Dekmantel | Propulsive Visions
Search Results

Propulsive Visions
Assembling Dekmantel Festival 2023

Each instalment of Dekmantel strives to perfect an alchemical balance between warm familiarity and the unknown, between avant-garde experiments and vintage bangers, between face-melting bass and ambient interludes.

Words by Hannah Pezzack
Photography by Tim Buiting, Bart Heemskerk and Yannick van de Wijngaert

Whether it's soaking up the acoustic reverb of the Greenhouse, being blasted with tripped-out techno at the otherworldly expanse of the UFO stage or swerve-ball selections under the corrugated ceiling of the Nest, the festival is a wild ride of high-contrasts. Of course, 2023 is no different. Yet it's undoubtedly a landmark year, with the music industry back in full swing again, new horizons and major players have risen up. Sitting down with booker David Cornelissen, we chat about this shifting landscape and the art of assembling a lineup. In our conversation, he hints at unannounced surprises, fresh directions and coveted names that capture the diversity and full-force, propulsive vision of the electronic scene today.

HP: The first thing I want to ask you is, who are you really excited about this year?

DC: This past year has been such a rich time for music, and there’s plenty more to come in the forthcoming months. Over lockdown, a lot of record labels held onto their releases because they wanted to push them when musicians could actually tour. Now, there’s so much. We were super happy to get Shygirl on the lineup. We met a few years ago and immediately I was like; this person is going to become an icon of her generation. Avalon Emerson is making her debut, which is kind of crazy. Voices from the Lake [Donato Dozzy and Neel] have a new, long-anticipated record coming out too, their first since 2017.

Even for the returning names, we're seeing them playing in special, sometimes first time, partnerships that haven't been done before. Take Anz & Special Request, for example. Or Skee Mask & Stranger. And I'd love to mention Gabrielle Kwarteng, a standout DJ who is steadily becoming an integral member of the Dekmantel family. Then there's DJ Nigga Fox, DJ Danifox and DJ Firmeza who will be premiering as an entirely new act – that’s going to be something special. Blawan is another name to highlight – having witnessed his live show, there's an aura of genius around that man. Particularly with the A/V component.

HP: Let’s talk about the veteran acts. Two that stand out are DJ Stingray 313 (it's notoriously rare for him to perform a live show) and Gary Numan, who has just returned to touring after a four-decade-long hiatus.

DC: Stingray actually took quite some convincing! It’s really unusual for him to do this, but he has made time to prepare a live set specifically for his performance on Friday at the Amsterdamse Bos. As for Numan, I see him in line with a band like Front 242. We have a lot of respect for the older generation – what they have done has played such an important role for a lot of people who make music today. While Numan might be the complete opposite of someone like FLOHIO, for instance, it's interesting to place them together within the context of the festival.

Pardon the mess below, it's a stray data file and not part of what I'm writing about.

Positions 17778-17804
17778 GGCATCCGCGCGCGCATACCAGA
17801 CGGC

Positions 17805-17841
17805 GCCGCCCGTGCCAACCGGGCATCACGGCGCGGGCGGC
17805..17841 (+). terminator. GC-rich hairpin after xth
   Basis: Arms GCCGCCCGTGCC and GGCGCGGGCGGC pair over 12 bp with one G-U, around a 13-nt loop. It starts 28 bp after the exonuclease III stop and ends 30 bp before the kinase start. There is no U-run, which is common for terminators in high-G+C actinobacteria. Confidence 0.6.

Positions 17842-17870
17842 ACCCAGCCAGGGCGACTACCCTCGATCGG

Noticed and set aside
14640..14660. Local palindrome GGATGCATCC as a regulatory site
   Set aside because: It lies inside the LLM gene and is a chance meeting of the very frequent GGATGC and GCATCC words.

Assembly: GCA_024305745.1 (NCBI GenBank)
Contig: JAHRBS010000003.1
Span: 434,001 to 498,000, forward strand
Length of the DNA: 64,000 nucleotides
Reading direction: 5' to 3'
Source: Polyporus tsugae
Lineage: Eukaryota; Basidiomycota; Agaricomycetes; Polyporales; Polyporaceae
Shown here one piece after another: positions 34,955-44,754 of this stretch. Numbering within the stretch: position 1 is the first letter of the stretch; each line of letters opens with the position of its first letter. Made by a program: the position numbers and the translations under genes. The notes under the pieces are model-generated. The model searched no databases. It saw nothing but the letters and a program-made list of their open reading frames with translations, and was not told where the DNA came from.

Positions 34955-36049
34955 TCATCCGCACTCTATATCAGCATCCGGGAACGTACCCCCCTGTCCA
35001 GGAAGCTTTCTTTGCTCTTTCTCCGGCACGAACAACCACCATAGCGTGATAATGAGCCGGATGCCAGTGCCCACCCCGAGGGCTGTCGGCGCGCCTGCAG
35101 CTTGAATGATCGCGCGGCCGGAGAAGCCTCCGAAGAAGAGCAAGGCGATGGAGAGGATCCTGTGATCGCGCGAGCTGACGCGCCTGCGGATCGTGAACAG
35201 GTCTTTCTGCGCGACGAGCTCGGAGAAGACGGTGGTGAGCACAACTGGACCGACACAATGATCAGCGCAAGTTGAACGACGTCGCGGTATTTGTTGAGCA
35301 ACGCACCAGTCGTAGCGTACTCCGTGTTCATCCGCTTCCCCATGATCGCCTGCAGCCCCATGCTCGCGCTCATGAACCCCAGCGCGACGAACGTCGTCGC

We’ve been thinking a lot about navigating the relationship between Europe and South America, especially Uruguay, so we’re extremely enthusiastic to have DJ Koolt onboard. He’s considered to be the godfather of the warm, minimal sound associated with the Montevideo scene, ​​which has inspired DJs like Nicolas Lutz. Koolt barely tours in Europe, so it's pretty exceptional to have him at Dekmantel.

"We have a lot of respect for the older generation – what they have done has played such an important role for a lot of people who make music today." - David Cornelissen

HP: Are there any trends or red threads that you’ve noticed?

DC: While in the past, you might have encountered a lot of disco and Afrobeat at Dekmantel, we're now seeing a movement towards sounds from the 1990s. This reflects record labels like Warp reissuing their legendary IDM Artificial Intelligence compilations, which inspired booking Higher Intelligence Agency. Or the return of ambient artists such as William Basinski, although he’s more associated with the early 2000s.

For a long time, the contemporary techno circuit has been very homogeneous. We often see the same faces and perspectives represented. It can be quite rigid, in that sense. But in recent years, there’s been a shift in the genre. We wanted to open up the UFO stage to acts like Hyperaktivist and Crystallmess, who really represent that future-facing momentum. It was important to give them the prominent slots they deserve.

HP: Can we talk about Aan’t IJ? What’s in store for 2023?

DC: The musical and discursive programming of Aan’t IJ will once again be devoted to electronic music in the broadest sense. There's the cosmic jazz musician Nala Sinephro, Salamanda’s trippy rave and Jeff Mills will be opening the festival with his re-imagined version of Tomorrow Comes The Harvest, performed with Prabhu Edouard. From the annual RA conference to the radio shows, broadcast by local station Echobox, to the A/V spectacles we can experiment with in a concert hall setting, Wednesday and Thursday have so much to offer.

HP: Should we keep an eye out for further announcements?

DC: Absolutely. Bear in mind that there’s still a lot to come – new stages, after-parties; the idea is to broaden the experience beyond the daytime events.

And, lastly, there’s an announcement incoming about the replacement for the Boiler Room stage – more on all that very soon.